For a while I've been wondering how Jason Friedberg and Aaron Seltzer feel when they read reviews and articles calling them scoundrels, charlatans, and scourges of the Earth. This weekend, it finally dawned on me: they are laughing at us. All the way to the bank. All the vituperative reviews in the world -- and I almost literally mean that -- couldn't keep crowds away from Vampires Suck this weekend, as the $20 million Twilight "spoof" generated more than twice the opening weekend gross of Disaster Movie, the last Friedberg/Seltzer telegram from hell (more than three times in the five days since its Wednesday release). So send these guys all the nastygrams you like. Call them an affront to the spoof genre, to cinema, to all that is decent on this Earth. Their audience won't listen -- and their coffers grow with every poop-drenched "parody" they slap together and release.

What's funny is that I don't even think people like this stuff. I think that -- outside of audiences who are on top of the movie beat -- the Friedberg/Seltzer anti-phenomenon remains under the radar. I suspect that people are just getting snookered over and over again. But who knows.


Vampires Suck led the pack of five different new releases in what was for all intents and purposes the first weekend of the fall season. The rest had middling debuts, though the only real disappointment was The Switch, which got no traction and grossed only $8.1 million -- on par with last year's Jennifer Aniston stinker Love Happens, though the folks behind this reasonably clever, reasonably well-reviewed film likely hoped for more. The Bow Wow comedy Lottery Ticket made $11 million, which is just fine for that film; ditto Piranha with $10.5 million. $8.3 million for Nanny McPhee Returns is a little disappointing (the first film did better), but that movie is looking overseas for the bulk of its business anyway.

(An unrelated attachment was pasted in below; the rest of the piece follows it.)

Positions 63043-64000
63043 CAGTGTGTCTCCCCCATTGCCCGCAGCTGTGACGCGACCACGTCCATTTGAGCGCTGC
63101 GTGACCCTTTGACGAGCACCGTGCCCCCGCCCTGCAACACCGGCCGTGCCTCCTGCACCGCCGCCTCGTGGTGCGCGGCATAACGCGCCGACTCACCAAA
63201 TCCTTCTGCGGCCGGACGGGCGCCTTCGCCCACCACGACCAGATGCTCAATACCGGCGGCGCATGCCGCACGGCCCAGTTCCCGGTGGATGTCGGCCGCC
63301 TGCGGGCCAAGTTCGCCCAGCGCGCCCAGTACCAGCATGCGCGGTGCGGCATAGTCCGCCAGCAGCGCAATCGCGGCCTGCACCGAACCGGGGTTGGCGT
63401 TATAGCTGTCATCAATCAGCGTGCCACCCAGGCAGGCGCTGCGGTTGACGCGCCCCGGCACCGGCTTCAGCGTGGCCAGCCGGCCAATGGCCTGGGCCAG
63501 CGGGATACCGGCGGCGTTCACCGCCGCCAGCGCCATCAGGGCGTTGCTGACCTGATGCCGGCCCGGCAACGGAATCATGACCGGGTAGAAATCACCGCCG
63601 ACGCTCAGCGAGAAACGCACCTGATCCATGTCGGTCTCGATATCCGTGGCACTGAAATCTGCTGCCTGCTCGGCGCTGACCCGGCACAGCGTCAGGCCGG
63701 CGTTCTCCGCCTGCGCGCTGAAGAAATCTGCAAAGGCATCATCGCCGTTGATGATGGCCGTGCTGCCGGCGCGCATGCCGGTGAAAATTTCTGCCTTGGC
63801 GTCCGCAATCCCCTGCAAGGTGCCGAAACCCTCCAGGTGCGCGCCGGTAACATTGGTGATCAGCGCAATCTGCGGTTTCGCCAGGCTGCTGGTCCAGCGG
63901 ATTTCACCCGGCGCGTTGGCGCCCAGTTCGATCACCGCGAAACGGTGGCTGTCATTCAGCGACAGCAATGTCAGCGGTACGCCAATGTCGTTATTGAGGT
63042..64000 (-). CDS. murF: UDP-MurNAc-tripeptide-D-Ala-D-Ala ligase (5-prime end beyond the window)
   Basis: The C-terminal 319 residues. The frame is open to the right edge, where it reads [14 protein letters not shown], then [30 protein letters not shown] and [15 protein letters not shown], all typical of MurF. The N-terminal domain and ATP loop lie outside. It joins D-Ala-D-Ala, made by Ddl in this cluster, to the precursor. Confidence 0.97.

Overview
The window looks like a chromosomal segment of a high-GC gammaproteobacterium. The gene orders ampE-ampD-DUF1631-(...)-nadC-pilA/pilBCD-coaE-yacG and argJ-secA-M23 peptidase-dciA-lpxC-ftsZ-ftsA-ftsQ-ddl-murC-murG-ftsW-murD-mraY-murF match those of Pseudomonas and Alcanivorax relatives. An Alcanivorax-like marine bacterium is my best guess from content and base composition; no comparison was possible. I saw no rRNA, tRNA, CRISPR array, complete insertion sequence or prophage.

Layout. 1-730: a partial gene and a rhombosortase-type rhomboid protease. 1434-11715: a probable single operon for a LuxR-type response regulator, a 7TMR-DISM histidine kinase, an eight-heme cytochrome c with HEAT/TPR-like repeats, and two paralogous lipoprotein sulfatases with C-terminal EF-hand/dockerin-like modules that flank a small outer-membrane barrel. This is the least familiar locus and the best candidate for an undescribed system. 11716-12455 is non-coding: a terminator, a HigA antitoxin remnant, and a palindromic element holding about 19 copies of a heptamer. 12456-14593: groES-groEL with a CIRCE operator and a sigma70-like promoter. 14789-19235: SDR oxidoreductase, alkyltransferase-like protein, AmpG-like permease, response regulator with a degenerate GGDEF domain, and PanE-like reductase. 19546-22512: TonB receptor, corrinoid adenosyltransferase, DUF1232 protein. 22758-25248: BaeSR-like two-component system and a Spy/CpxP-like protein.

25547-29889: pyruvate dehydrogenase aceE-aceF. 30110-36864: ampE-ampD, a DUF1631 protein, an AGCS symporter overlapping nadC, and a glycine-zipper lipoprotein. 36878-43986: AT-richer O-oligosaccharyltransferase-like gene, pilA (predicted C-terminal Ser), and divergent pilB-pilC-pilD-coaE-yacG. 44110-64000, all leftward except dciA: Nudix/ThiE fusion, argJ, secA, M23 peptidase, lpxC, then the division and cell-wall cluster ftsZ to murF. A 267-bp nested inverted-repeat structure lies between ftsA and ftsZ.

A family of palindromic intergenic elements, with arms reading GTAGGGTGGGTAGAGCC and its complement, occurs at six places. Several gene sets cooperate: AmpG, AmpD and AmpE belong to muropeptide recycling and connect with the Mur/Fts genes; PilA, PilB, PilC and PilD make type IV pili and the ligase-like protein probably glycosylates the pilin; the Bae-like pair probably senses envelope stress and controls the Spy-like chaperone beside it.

Despite all the new "competition," Stallone's The Expendables took first place again, while Eat Pray Love didn't show much staying power, slipping to third. Scott Pilgrim vs. the World, likewise, didn't really show signs of sticking around; it's looking like $30 million (and eternal cult status) for the beloved comedy.

1 - The Expendables (Lionsgate) - $16.5 ($5,046) - 53% - $64.9
2 - Vampires Suck (Fox) - $12.2 ($3,774) - new - $18.6
3 - Eat Pray Love (Sony) - $12.0 ($3,894) - 48% - $47.1
4 - Lottery Ticket (Warner Bros.) - $11.1 ($5,639) - new - $11.1
5 - The Other Guys (Sony) - $10.1 ($2,909) - 42% - $88.2
6 - Piranha 3D (Dimension) - $10.0 ($4,063) - new - $10.0
7 - Nanny McPhee Returns (Universal) - $8.3 ($2,985) - new - $8.3
8 - The Switch (Miramax) - $8.1 ($4,026) - new - $8.1
9 - Inception (Warner Bros.) - $7.7 ($3,188) - 32% - $261.8
10 - Scott Pilgrim vs. the World (Universal) - $5.0 ($1,785) - 53% - $20.7

Next week: A potential sleeper in the form of The Last Exorcism, the heist thriller Takers, and a semi-wide rerelease of Avatar in slightly extended form.